Selecting The Right Boat Bimini Top: What You Need To Know

An open bow jet boat moving through th water with a bimini top and trees in the background.opened

A bimini top is a great addition to most boats. It gives you the option of staying on the lake and enjoying your boat, while having the ability to get out of the beating sun.


A bimini top is purchased based on size. So whether you have a pontoon boat or a runabout, you’re choosing your top based on sizing and features. However, some pontoon boats run a double bimini top, essentially covering the bulk of the deck area. In most cases the cost of a bimini top is low enough to make this a must have option.


Choosing the right bimini top for your boat is pretty easy. I’ll show you how to measure, what features are best, and how to install your new top in a simple and easy to understand way.



Selecting The Right Size Bimini Top


You’ll first need to know what size Bimini top you need. Here’s what you need to know in order to place your bimini top order:

  • How much head clearance do you want. Typically, there are Low Profile (36″ high), Universal Height (46″ high), and Standing Height (54″) head clearance profiles. Stand in your boat and measure from the approximate mounting point area for your bimini top, up to where you would like your bimini height to be. Write down your height dimension.
  • Locate both mounting bracket locations. Measure the distance between them and write down the “width” dimension. Something to consider when choosing a mounting location, is where it will land when collapsed and laid down. You want it to lay in a convenient location.From where you want it to lay, measure forward by your “height” dimension, and that will be your mounting location. (I would strongly suggest “bimini top support poles” as opposed to straps on the back of your bimini top. This way your bimini top is always supported up and out of the way. They also look cool in the up, closed position.)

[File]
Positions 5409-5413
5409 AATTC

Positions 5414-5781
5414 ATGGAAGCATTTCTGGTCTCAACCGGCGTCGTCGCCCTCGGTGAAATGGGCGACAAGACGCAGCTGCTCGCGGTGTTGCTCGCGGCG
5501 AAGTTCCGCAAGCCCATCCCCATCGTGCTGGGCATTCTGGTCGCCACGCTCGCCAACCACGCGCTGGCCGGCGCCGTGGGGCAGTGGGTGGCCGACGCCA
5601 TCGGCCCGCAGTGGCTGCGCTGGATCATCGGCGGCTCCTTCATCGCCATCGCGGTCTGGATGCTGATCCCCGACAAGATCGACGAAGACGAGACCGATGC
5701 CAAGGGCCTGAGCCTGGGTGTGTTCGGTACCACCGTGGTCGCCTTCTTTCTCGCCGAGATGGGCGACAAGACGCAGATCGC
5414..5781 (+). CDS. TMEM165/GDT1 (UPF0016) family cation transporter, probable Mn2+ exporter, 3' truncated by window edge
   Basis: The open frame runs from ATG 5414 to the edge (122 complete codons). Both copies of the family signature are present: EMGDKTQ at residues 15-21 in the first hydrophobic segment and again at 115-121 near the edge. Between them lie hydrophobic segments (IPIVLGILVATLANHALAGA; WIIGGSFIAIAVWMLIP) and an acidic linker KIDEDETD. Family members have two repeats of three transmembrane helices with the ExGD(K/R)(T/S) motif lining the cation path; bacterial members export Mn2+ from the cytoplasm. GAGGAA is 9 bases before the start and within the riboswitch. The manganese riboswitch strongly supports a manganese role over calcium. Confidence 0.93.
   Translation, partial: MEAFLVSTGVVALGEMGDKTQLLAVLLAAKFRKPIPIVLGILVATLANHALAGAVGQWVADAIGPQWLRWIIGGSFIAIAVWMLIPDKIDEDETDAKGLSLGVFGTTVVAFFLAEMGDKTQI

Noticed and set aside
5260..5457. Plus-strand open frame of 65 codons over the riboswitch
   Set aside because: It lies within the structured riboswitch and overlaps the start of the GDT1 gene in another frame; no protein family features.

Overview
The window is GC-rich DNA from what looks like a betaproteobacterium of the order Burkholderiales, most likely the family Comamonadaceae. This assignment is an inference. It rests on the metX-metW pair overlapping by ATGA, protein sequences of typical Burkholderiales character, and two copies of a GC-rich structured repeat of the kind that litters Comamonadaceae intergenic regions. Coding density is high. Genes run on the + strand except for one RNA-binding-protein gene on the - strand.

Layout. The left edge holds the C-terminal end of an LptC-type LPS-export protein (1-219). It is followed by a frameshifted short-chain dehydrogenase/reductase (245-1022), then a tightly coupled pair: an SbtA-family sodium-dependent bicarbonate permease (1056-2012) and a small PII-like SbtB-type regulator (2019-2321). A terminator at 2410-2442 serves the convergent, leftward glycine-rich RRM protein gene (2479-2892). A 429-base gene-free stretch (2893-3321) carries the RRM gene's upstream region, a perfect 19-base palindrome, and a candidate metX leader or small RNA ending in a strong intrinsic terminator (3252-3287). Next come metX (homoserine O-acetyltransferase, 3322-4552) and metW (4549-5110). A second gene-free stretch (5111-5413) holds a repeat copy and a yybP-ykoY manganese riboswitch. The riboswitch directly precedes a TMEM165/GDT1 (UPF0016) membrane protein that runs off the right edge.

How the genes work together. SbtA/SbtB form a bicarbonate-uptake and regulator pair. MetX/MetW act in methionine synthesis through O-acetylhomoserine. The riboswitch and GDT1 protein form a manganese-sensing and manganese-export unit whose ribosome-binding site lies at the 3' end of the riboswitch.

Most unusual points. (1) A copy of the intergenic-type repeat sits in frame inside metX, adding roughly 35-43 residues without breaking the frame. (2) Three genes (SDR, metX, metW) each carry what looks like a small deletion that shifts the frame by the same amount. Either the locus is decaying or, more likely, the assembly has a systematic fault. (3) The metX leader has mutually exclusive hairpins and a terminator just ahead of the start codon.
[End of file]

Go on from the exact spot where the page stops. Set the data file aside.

• You’ll also need to know how long you want your top to be. Generally, the typical 3 bow is in the 6′ range and the typical 4 bow will be in the 8′ to 10′ range.



An AMAZINGLY Low Price For A Great Bimini Top!


A dark gray bimini top on display with a white background.You can actually buy some very inexpensive bimini tops starting just over $100 and running up to near the $2,000 mark for a really expensive one. They actually start rather pricey when you get into needing a double bimini top for a pontoon boat. That can set you back $1,600 to $2,000.


My recommended bimini top is only $155! (depending on when you read this) It’s a real deal considering the quality and features.


When choosing what level of quality you want for your money, just know that there are many ways of cutting cost by giving up on quality materials and construction.

  • Tubing material could range from a thin wall steel tubing that rusts easily, to a high grade of stainless steel or aluminum tubing that will pretty much last forever.
  • Hardware and mounting brackets can be a cheap grade of plastic, up to a high grade of stainless steel that will pretty much last forever.
  • Fabric can be low denier and surface dyed with no UV protection, up to very high quality 9.25 oz, UV protected, 100% Solution Dyed Acrylic material.
  • Construction of the top fabric can be single stitched with solid bow loops and no UV protection thread, up to a 30 pound test, UV protected thread, double stitched, and zippered bow loops for easy removal.



Installing Your New Bimini Top


Installing your bimini top isn’t very difficult, but I wanted to provide the steps for you, along with some things to watch out for. I don’t want to see your boat out on the water with a bimini top that looks like this one!

A maroon and white boat pulled up to a beach floating in the water and a pop-up canoy over the top of it kinda looking like a funny bimini top.


Installation is very simple with two people. Your new bimini top kit will come with everything you need, with the exception of a few tools. Some tools you may need are:

  • Tape measure
  • Drill
  • Screwdriver
  • Masking tape
  • Pencil
  • Silicone sealer


“””NOTE””” Before you install your new bimini top, you need to fully consider if you want the ability to hold your bimini up and out of your way when it’s not in use. I feel this is the best choice, because when it’s laid down, it’s usually in the way. Many people will store their bimini in the garage and then not have it along when the day turns out to be a real sun scorcher.

Before you drill into your boat and install the rear strap mounts that you may not need, it would be better to have made a decision on using “bimini top support poles” instead. So, before you get to steps 15 thru 18 of the installation instructions, know that you are mounting the support pole mounts instead of the strap mounts on the rear. FYI: My recommended bimini top comes with support poles!


Install as follows: